The AEUI data contains the spatial location of the AEUI sample site; however, the attribute data does not quantify the sites by landscape characteristics. Thus, Chad Landress, Fisheries Biologist, has highlighted streams in wilderness areas increasing in fine sediment in the Stream Reach Master excel workbook in dark green. They include the following streams: Camp Five Run; Cranberry River – North Fork; Cranberry River – South Fork; Laurel Creek (Anthony Creek); Laurel Fork (Dry Fork), upper; and Williams River – Little Fork. Please note Cranberry River – South Fork is on the border of wilderness and Management Prescription 4.1 (Spruce and Spruce-Hardwood Ecosystem Management). Mr. Landress also identified streams with active timber management (some Forest Service; some non-Forest Service) during the sampling period. These streams are highlighted in orange and include: Glady Fork – East Fork; Hile Run; and Little River (EFGR). (Excerpt from response to WVHC data request, Shawn Cochran, Supervisor, MNF, 4/25/22.)

The Forest Supervisor has concluded that National Forest project planning is successful in protecting streams from quantifiable changes in sediment delivery to aquatic habitat. Rather than earth disturbance and hydrologic alteration associated with National Forest management, he attributes stream sedimentation in the MNF to natural processes. This conclusion has significant implications, as it provides a rationale for discounting concerns about impacts of proposed timber and road construction projects throughout the Forest.

The Forest Supervisor based his conclusion on a non-quantitative, selective, and very limited analysis of the available data. As indicated in the response to the Conservancy’s data request, six wilderness area streams with increasing fine sediment were identified for comparison with three streams in areas of management. Examination of the watersheds and the data for the streams included in the analysis raises questions about both site classification and interpretation of the data.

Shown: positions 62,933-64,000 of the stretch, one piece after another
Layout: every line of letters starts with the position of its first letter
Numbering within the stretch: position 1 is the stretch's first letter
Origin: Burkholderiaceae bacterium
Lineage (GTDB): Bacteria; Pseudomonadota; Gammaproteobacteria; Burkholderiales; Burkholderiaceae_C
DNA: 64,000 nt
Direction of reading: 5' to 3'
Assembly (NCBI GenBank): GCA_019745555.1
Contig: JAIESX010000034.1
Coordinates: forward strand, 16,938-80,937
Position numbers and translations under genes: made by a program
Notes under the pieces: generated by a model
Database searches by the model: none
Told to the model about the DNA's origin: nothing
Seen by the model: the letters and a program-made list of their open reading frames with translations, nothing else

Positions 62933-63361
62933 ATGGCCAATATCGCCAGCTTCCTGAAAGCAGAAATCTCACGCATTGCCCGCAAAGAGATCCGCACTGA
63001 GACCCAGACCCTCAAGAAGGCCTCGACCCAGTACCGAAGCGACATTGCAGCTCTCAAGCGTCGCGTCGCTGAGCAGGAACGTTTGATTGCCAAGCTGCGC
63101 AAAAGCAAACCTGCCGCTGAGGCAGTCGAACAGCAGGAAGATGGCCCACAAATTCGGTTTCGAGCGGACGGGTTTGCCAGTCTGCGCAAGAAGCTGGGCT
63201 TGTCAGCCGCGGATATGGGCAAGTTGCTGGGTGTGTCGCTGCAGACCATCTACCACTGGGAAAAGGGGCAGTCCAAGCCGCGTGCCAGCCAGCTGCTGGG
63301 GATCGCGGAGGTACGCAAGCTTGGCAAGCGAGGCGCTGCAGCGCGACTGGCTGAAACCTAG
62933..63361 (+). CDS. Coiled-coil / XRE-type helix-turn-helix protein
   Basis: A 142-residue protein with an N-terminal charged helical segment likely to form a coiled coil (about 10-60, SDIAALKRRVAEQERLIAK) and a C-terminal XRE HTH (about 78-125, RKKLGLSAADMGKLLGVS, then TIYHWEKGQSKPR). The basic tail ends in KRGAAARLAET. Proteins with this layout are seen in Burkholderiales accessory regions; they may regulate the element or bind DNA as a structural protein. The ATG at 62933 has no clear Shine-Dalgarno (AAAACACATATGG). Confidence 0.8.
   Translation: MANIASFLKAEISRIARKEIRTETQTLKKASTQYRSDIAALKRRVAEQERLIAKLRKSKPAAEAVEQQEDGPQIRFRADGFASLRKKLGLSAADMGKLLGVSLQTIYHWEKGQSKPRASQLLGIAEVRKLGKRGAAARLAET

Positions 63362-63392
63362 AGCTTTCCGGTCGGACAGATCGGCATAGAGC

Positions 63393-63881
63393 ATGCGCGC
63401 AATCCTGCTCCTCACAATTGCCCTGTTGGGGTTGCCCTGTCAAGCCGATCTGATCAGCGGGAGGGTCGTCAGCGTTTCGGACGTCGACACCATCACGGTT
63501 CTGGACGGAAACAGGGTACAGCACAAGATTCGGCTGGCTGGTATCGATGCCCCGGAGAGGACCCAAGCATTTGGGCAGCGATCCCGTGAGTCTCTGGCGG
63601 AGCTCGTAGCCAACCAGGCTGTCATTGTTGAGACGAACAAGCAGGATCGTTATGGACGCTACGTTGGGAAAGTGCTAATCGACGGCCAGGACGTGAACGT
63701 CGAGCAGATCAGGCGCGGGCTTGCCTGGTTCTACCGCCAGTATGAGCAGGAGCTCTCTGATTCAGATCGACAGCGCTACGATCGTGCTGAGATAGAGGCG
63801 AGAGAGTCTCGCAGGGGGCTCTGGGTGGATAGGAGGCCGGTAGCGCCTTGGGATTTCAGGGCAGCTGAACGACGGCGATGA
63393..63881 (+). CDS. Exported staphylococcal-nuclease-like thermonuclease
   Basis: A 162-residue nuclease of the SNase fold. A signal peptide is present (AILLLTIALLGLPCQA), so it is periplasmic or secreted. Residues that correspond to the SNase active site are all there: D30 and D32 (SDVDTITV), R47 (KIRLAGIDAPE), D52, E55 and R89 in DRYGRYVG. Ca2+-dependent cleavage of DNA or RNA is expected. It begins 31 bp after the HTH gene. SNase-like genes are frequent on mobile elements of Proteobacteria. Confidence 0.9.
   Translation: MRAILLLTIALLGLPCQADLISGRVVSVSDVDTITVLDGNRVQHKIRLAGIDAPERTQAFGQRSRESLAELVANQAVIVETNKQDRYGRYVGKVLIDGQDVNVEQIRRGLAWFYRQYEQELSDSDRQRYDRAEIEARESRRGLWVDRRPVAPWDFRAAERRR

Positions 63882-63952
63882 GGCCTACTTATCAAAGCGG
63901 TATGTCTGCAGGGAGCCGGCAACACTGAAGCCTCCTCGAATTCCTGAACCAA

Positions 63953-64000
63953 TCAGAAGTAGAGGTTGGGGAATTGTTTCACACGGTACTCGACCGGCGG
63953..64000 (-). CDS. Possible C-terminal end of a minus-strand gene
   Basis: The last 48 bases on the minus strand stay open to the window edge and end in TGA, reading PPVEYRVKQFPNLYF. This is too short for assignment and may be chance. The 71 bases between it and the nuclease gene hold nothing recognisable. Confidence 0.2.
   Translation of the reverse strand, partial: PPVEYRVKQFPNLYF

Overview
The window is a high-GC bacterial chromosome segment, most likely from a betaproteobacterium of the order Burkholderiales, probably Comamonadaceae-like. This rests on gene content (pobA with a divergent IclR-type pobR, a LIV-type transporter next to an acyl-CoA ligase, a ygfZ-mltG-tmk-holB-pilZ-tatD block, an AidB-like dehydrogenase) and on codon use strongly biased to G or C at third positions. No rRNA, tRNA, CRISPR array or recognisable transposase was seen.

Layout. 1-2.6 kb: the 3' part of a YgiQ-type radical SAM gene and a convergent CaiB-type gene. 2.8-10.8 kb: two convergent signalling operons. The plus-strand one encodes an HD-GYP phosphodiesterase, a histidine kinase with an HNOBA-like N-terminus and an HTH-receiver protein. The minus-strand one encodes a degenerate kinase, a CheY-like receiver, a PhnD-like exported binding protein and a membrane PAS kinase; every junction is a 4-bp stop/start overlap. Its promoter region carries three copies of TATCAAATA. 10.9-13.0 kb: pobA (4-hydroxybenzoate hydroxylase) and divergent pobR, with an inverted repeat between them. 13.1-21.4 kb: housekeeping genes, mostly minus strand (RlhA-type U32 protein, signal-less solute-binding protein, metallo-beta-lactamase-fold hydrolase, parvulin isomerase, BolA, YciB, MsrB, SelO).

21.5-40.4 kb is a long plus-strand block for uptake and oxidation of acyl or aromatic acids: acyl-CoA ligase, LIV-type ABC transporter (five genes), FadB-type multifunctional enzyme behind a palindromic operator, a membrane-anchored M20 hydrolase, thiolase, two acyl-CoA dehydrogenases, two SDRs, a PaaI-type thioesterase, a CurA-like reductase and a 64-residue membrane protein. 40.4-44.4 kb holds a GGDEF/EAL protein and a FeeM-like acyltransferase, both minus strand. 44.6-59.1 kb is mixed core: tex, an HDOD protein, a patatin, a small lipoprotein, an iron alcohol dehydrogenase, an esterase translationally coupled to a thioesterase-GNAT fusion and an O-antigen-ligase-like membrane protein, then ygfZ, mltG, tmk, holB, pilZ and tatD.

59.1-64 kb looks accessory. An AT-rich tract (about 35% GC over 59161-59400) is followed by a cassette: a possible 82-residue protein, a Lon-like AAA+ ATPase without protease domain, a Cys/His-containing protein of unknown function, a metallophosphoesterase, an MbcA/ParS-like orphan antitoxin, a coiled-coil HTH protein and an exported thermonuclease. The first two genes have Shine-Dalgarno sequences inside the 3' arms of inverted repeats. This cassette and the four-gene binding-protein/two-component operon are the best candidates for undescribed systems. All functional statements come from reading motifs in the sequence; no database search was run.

The selection of the stream monitoring sites to represent wilderness and natural processes did not account for multiple non-wilderness influences or other significant factors in the upstream watersheds (see Figures 1-3). Among the factors that were evidently not considered:

  1. The presence of private lands with non-wilderness management in the watersheds.
  2. The presence of roads in the watersheds, including roads in active use and networks of old logging roads.
  3. Wide variation in erosion potential due to differences in slope and differences in watershed soil and bedrock properties.

Similarly, the selection of stream monitoring sites to represent forest management includes sites with private land in the upstream watersheds, further complicating any finding about the contribution of National Forest management to the increasing stream sedimentation. 

Examination of sediment data obtained for the selected AEUI stream monitoring sites raises further questions (see Figure 4). Fine-sediment levels, as measured in brook trout spawning gravel, exceed criteria for detrimental effects to aquatic life at all the selected sites, including all the designated “wilderness” and “managed” sites. There is no pattern of improving conditions at either set of sites. The data do not support a conclusion that stream sedimentation in MNF streams is driven by natural processes and that Forest Service management is not among the causes of the problem. Examination of both sediment data and watershed-attribute data for the selected sites instead highlights the need for a meaningful analysis of the problem.

In its objection to the GSE project, the Conservancy called for a description and evaluation of the environmental baseline, as required by key federal environmental laws. This has not happened, and the MNF is poised to proceed with multiple projects that may further harm legally protected aquatic habitat. The remedy is to put a hold on these timber harvest and road development projects until a scientifically credible analysis of the existing sedimentation problem is conducted.

Access to cited documents and additional information about the endangered candy darter and National Forest management projects, including the Greenbrier Southeast project, is available through the ABRA-Conservation Hub: